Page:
Marc Masters

For solo musicians playing fingerpicked acoustic guitar, technical skill and physical dexterity are kind of important. So important, in fact, that it could be tempting to concentrate on technique, letting musical creativity – i.e. actually writing unique, compelling songs – take care of itself. That might work for some, but it's never been Daniel Bachman's way. He's always been more interested in following ideas, making his chops serve his songs' journeys, not the other way around.

Note: NPR's First Listen audio comes down after the album is released. However, you can still listen with the Spotify or Apple Music playlist at the bottom of the page.

Note: NPR's First Listen audio comes down after the album is released. However, you can still listen with the Spotify or Apple Music playlist at the bottom of the page.

To create her wide-ranging music, New York-based artist Lea Bertucci has used a wealth of instruments and compositional techniques. But her primary creative tool is the saxophone, and on her new album, Metal Aether, she delves into it perhaps further than she ever has.

Ian Svenonius doesn't like to sit still. The singer, bandleader, and author is always juggling multiple projects, and the one he's helmed longest — the garage-rock group Chain And The Gang — has gone through multiple configurations in its eight years of existence. In June, he released a sampling of their catalog re-recorded by recent members, and now, just a few months later, he's back with a completely original album, Experimental Music, made with a new set of co-conspirators.

Reese McHenry's got a voice like a preacher turning a standard sermon into a cathartic epiphany. Sometimes her croon has a country twang; at other times, she melds bluesy growl with smooth melodic hums. Whatever mode she's in, her voice is always an attention-grabber.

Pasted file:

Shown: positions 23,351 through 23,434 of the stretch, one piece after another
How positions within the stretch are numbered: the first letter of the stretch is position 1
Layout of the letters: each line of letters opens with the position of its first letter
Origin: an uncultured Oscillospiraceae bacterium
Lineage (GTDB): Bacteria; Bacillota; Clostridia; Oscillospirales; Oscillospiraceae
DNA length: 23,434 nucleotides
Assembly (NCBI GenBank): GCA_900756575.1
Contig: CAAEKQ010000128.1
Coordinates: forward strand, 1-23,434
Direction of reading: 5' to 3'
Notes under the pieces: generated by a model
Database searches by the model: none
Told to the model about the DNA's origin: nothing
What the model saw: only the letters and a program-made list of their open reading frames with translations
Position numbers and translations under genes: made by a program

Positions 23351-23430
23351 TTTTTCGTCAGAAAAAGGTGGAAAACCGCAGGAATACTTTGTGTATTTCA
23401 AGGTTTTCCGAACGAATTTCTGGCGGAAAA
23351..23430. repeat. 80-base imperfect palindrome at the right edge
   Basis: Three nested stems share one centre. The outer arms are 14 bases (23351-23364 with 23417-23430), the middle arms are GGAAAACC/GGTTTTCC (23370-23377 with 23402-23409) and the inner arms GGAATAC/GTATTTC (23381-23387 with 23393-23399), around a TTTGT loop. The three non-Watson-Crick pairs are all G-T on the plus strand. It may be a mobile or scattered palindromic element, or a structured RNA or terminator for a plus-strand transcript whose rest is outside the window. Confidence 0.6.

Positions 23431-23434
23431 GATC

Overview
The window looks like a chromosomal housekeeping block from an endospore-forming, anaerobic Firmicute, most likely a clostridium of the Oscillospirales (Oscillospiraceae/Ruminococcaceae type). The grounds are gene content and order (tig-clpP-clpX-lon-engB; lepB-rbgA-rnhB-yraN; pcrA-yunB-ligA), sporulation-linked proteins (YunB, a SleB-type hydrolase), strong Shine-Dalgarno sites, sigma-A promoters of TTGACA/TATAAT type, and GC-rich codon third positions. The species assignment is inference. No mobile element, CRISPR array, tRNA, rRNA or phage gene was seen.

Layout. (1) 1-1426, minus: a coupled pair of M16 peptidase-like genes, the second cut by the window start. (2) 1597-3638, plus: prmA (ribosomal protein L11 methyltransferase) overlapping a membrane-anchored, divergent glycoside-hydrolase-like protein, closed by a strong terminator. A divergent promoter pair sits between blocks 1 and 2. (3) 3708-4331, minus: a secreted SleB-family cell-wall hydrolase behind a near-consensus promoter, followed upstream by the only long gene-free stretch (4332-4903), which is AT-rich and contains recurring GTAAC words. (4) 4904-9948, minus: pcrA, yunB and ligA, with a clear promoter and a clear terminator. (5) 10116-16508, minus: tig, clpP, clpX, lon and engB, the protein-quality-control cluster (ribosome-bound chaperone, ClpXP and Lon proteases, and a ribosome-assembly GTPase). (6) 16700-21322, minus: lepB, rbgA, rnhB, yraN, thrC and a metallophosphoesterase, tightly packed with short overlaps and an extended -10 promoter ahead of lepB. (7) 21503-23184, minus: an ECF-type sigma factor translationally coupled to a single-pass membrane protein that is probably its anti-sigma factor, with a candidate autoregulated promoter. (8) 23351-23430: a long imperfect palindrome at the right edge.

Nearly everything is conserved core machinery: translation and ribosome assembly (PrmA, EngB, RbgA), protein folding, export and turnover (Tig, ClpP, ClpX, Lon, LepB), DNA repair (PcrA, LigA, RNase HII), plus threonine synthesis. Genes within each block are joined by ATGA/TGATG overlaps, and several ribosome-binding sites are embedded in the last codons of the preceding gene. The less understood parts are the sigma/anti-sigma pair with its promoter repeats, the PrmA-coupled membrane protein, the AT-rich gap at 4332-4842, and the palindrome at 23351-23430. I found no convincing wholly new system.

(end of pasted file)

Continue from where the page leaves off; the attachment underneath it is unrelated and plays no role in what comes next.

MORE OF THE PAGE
If Atlanta's Omni were a machine with a rhythm switch, it would probably just have one setting: staccato. Nearly all of the trio's songs are built around twitchy, start-stop beats that instantly get pulses rushing and nerves tingling.

"Experimental" is a pretty broad term when used to describe music, but it's rarely meant in the scientific sense. You don't often imagine an experimental band sitting in an actual laboratory, building machines and tinkering with gadgetry from 9 to 5. But that's the actual life that Raymond Scott led, which is why he's considered a pioneer of electronic experimentalism.

Bill Orcutt's guitar playing scrambles conventional logic. Filled with unpredictable fits and starts, off-key tangents and buzzing half-notes, and sometimes enhanced by the haunting accompaniment of his own wordless moans, Orcutt's work continually challenges notions of musical rules — or whether there should even be any. His deconstructive approach is clearest when he covers other people's songs, dissecting and disemboweling them in ways that don't just change their skin, but alter their basic DNA.

Note: NPR's First Listen audio comes down after the album is released. However, you can still listen with the Spotify or Apple Music playlist at the bottom of the page.